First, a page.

SOPHIE Where the story begins. Tasha's mother was a frustrated painter. TASHA Driven from composition, Tasha finds her passion in the violin. ALEX She has the gift Tasha wanted, the ability to compose beautiful
music of her own.
THE MUSIC INSPIRED BY THE BOOK I tried my best to do justice to one art form using another, but I wanted to hear how a real musician would bring my verbal descriptions to musical life. For help, I contacted an old college friend of mine, Nick Weiss. Instead of writing music based on one of the compositions from my book, Nick decided that he wanted to create music out of one of my scenes. I loved the idea: I use words to render musical compositions on a page. He'd use music to set my writing vibrating off into the air.
READ MORE | LISTEN
Sophie Darsky's collapsed dreams send debris down through three generations. My grandmother's did the same, though in a very different way. She had a real knack for making all the women in the family, especially my mother, her daughter, feel bad about themselves. When my mother got her PhD from Princeton, my grandmother bought her a housecoat as a graduation gift. When my mother was awarded a MacArthur "Genius" Award, my grandmother waited a full month before calling to congratulate her.
But one afternoon, when I was about 14 and my sister was seven, I saw something that changed the way I thought about my grandmother. We'd been talking around the lunch table about what we girls might like do with our lives, when my sister turned the question around, asking my grandmother what she'd like to be when she grew up. To my little sister, it seemed a reasonable question to ask a woman in her 70s. To my grandmother, too, apparently. She responded without missing a beat, as if she'd been waiting all her life for someone to ask precisely that. A musician. My grandmother had wanted to be a musician.
From then on, whenever she sat down at the piano to play Chopin or Mozart, I'd feel a little woozy with regret. It wasn't just for my grandmother, but for whole generations of women. I've never been able to fully move past that feeling or what it's helped me understand: the terrible power of disappointment, of great passion squashed by small circumstance. I've known for years that I would write about it someday.
Let me confess something: I'm a happy person. You might think this is a good thing, but for a writer it's a shameful secret. After all, everyone knows that great literature, like all great art, is born of anger and misery.
Or everyone says it, anyway. Frankly, I don't know where this idea came from. My guess is angry people. As far as I can see, anger has no more claim to being the mother of art than any other deep, honest emotion. Why not joy, love, and that awe-blasted feeling you get when you walk outside on the first day of spring? Why not the expansive flash one sometimes gets in the shower, that sense that the world, at its core, is a pretty gorgeous thing?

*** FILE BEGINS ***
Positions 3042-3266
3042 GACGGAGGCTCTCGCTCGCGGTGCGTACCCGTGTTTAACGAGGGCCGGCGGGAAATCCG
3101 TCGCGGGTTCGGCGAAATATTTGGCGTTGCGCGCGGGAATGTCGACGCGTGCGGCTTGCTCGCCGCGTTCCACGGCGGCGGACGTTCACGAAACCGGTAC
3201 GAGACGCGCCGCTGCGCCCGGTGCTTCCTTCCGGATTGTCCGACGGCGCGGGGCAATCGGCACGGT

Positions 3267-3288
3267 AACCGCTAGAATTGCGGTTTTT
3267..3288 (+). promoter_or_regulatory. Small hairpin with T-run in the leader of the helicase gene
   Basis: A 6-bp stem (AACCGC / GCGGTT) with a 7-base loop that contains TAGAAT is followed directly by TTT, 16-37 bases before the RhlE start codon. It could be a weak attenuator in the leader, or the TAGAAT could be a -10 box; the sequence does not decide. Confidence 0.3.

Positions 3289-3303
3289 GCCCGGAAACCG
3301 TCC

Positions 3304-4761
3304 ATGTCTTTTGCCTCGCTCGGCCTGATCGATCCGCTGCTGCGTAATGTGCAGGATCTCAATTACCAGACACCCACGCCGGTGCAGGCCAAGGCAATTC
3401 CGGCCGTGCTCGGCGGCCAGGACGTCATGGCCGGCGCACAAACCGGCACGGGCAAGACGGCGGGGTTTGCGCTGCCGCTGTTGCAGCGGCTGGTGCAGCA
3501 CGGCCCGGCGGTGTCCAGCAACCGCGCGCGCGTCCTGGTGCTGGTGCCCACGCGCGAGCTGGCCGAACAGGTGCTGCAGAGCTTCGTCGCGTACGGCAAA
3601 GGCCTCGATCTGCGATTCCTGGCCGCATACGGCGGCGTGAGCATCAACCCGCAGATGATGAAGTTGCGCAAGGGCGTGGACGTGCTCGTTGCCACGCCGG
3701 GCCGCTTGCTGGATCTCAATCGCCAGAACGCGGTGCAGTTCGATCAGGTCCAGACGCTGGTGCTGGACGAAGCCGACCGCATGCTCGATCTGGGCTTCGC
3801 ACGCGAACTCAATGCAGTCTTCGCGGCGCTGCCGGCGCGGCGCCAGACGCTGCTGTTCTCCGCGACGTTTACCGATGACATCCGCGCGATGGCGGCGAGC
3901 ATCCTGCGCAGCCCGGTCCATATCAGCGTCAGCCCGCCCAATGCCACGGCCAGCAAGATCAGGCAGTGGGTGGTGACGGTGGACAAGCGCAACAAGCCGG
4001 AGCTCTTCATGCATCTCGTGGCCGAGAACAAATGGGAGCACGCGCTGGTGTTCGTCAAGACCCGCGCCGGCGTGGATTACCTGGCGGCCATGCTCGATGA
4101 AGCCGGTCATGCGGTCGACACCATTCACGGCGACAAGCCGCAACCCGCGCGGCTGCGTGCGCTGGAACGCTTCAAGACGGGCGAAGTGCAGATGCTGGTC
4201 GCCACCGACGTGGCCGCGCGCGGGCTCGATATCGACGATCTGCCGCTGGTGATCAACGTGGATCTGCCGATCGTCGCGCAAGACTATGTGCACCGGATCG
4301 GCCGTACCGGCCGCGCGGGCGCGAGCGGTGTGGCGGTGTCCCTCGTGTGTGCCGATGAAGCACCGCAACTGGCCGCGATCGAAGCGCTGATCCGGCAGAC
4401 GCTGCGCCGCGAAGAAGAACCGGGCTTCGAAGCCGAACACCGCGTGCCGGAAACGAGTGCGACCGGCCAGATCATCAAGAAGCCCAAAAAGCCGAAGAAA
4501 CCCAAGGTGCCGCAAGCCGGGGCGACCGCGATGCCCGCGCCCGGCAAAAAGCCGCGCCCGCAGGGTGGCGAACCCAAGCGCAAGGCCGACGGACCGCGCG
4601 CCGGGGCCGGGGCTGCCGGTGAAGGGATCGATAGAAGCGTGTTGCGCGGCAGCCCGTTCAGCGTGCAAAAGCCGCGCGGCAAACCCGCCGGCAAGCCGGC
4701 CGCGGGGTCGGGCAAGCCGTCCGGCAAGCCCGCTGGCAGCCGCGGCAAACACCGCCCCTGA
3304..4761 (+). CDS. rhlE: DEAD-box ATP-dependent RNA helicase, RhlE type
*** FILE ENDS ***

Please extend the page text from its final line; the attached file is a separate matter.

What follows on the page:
Tasha was my chance to explore the idea that great art can burst or trickle from all varieties of emotion. What made me adore Tasha was not the fierce fight in her, but the way she fights - always for and through an expansive, greedy love: for art, for beauty, for the people in her life. She's no model of moral rectitude, but she does wring great art out of what many would consider the unlikeliest sources.
Alex was hard for me to write. Her love for music is so pure and complete that for me, as a non-musician, there was no back door into her mind. With Tasha it was easier because she's an artistic schemer: she wants the fame, she wants the acclaim. That gave me something more tangible to grab onto as I felt my way into her inner life. But Alex was something else entirely, a thoroughly musical mind. I can barely even sight read, despite the best efforts of my childhood piano teachers, so in order to become Alex, I really had to dig deep into my research. I read biographies of performers and composers, and devoured music magazines. But most of all I listened -primarily to pieces by Brahms, Tchaikovsky, and Bach, composers who I felt would particularly resonate with this skittish, dreamy prodigy. I listened incessantly for several months and eventually Alex began to introduce herself to me. By the time I started writing her chapters, I felt I knew her as well as I knew myself - and I never starting writing a character until that's true.
My characters work in sounds. All I have at my disposal are words. I tried my best to do justice to one art form using another, but I wanted to hear how a real musician would bring my verbal descriptions to musical life. For help, I contacted an old college friend of mine, Nick Weiss.
Instead of writing music based on one of the compositions from my book, Nick decided that he wanted to create music out of one of my scenes. I loved the idea: I use words to render musical compositions on a page. He'd use music to set my writing vibrating off into the air. Together we chose the scene in the old church, when Tasha hears Jean Paul's Raphsody From Hell for the first time.
Another composer, Benjamin Morison, decided to try his hand at the method of Sublimated Tonality I describe in the book. Sonya Chung, a close friend from college and a truly brilliant violinist, agreed to perform the two pieces.
When I finally heard the two pieces performed I was overwhelmed. Such beautiful music and it came, however indirectly, from me! Maybe I have no right to feel proud of it, but I'm going to allow myself to anyway because that's about as close as I'll ever come to creating music of my own.